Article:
GUILFORD COUNTY — Answering questions during Guilford County Sports Hall of Fame ceremonies on Monday, Toney Baker was asked whether he or his father, Tony Baker, was the better football player.

“I’ve got to give it to my father,” Toney Baker said.

Both were accomplished enough that they became the first father-son combo in the Hall’s history, which dates to 2005, when they were among 10 in the Hall’s Class of 2021 and five with High Point connections inducted during the festivities at Greensboro Coliseum

The others with local ties honored were youth sports coach and advocate Ed Price, Southwest Guilford track coach and Greensboro Pacesetters founder Charlie Brown and late sportscaster Mike Hogewood.

“It means a lot, the first duo to do this,” Toney Baker said. “Father-son, you couldn’t draw it up any better. We’re very proud, very proud.”

Tony Baker starred in football and track T.W. Andrrews, rushing for 1,600 yards in his senior season.. He was four-year starter aa a tailback at East Carolina, earning honorable mention All-American honors as a senior, then played four years in the NFL and two with the Frankfort Galaxy of the World Football League.

“Father-son duo, I’m very proud,” said the older Baker, who still lives in High Point and has worked in a management role for over 27 at UPS. “Hard work pays off. It started early. Working hard at Andrews, then it carried over to East Carolina and then to the pros and to my job.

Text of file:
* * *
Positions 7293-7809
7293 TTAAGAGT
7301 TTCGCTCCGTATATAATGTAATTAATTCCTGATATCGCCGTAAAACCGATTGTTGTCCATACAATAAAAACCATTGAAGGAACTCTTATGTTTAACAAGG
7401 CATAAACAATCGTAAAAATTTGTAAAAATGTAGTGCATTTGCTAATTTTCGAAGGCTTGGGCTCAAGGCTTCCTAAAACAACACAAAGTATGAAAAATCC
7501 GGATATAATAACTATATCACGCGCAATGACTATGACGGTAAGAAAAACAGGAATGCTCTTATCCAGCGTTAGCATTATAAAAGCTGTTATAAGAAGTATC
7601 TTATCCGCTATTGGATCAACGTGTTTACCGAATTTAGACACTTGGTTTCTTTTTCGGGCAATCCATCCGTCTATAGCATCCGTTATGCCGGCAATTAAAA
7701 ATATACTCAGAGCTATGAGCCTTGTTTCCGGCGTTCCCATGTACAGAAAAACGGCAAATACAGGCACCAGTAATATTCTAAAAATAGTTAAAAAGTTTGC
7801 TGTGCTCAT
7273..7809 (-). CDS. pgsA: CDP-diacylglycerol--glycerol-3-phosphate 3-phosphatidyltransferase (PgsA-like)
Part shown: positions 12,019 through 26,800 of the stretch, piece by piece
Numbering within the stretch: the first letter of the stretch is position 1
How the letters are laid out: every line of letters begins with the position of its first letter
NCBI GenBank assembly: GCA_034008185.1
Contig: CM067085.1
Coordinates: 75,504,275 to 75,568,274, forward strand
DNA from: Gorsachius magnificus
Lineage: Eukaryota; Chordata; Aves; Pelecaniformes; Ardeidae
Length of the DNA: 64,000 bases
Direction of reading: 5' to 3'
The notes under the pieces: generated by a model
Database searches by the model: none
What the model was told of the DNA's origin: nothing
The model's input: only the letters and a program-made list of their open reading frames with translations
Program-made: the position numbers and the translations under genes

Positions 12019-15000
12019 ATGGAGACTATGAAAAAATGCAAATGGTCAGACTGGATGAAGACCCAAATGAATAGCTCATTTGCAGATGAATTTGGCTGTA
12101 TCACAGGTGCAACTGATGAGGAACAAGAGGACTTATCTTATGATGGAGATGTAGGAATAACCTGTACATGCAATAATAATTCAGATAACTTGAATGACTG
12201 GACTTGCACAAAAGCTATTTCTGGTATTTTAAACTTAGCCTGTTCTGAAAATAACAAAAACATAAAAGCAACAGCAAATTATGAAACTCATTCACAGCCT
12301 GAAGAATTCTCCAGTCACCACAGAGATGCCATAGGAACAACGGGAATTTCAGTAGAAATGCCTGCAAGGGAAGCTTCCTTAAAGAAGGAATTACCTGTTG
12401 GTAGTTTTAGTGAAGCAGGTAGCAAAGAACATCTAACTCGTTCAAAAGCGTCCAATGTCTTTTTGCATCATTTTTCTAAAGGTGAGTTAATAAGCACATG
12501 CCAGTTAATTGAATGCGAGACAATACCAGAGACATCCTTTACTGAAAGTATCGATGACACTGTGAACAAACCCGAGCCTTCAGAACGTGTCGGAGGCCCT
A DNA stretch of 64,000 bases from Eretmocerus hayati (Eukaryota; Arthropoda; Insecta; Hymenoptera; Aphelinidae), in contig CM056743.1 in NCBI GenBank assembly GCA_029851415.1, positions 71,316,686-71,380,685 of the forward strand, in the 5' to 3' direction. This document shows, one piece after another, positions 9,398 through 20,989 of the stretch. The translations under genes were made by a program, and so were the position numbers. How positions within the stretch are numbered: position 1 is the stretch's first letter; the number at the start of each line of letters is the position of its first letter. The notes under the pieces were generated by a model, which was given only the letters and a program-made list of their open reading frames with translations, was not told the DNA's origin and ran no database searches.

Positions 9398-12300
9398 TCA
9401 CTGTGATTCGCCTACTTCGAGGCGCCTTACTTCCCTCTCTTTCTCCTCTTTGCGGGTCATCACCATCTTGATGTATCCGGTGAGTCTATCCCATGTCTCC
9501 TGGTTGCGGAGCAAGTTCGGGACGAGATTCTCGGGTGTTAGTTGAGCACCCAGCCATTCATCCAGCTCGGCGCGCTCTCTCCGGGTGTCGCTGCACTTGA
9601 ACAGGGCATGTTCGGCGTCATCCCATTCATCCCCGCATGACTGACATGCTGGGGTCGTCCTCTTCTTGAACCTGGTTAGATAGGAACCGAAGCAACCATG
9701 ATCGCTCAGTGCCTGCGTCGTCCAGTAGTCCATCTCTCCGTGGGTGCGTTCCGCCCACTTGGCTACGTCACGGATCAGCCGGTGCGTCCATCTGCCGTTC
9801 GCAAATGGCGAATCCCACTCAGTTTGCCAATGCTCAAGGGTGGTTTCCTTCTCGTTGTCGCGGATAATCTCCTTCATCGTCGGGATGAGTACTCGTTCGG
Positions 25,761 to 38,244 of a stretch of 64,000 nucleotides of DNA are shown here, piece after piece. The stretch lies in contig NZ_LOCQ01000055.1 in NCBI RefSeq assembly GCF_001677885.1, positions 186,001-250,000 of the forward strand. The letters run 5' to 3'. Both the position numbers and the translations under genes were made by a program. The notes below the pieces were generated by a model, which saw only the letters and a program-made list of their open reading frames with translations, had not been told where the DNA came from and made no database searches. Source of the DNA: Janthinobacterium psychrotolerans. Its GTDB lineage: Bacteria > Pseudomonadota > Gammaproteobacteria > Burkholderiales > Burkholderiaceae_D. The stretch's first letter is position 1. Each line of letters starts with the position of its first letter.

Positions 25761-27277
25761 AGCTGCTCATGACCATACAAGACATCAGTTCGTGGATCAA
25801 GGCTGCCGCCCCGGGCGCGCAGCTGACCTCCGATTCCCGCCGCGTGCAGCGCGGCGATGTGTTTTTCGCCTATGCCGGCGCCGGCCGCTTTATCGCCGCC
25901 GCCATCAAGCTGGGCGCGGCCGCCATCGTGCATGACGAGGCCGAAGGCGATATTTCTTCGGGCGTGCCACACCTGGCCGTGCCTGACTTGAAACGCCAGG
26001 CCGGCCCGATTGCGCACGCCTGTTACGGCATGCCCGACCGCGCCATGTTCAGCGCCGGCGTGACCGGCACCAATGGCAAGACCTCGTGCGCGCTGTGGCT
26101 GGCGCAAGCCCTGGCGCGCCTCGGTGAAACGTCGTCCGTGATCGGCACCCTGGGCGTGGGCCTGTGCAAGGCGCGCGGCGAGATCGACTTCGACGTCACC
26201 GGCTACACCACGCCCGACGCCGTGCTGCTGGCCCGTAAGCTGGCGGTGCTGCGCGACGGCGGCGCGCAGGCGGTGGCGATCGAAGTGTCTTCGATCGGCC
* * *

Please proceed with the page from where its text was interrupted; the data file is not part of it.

“Now that the moment is here, this is very special. A lot of great athletes came from this area, so you can’t beat this.”

As a standout at Ragsdale, Toney Baker rushed for 10.241 yards in his career, which was third in the country all-time then, and 131 touchdowns. His season-best 3,411 was fifth all-time in North Carolina history.

He went on to play at N.C. State where he missed two seasons because of a severe knee injury. He received the ACC’s Brian Piccolo Award for courage. Toney currently works for a health-care facility in Virginia.

“To be recognized among the greats in this county is incredible,” Toney said.

Price is in his 49th year of involvement in youth and community sports that began with coaching baseball and swimming in 1972.

“I’m lucky,” Price said. “I get off work and go do what I enjoy.I’m not saying I’m good at it but I get to do what I enjoy. What more can you ask for?

“I started coaching at High Point Central and I migrated to baseball that summer. I loved it. I didn’t have any children and wasn’t married at the time. So I got off work and went down to Washington Terrace Park or Armstrong, and coached swimming or baseball or basketball or whatever I could coach. People would call me to coach teams. I coached paraplegics and special needs people swimming. I migrated to it. So It all worked out.”

In addition to coaching a variety of teams, including one AAU U-12 national champion, he raised funds for new facilities in High Point, including a YMCA.

He founded the High Point Youth Sports Council, organized numerous tournaments, served as president of both the High Point Central and T.W. Andrew booster clubs.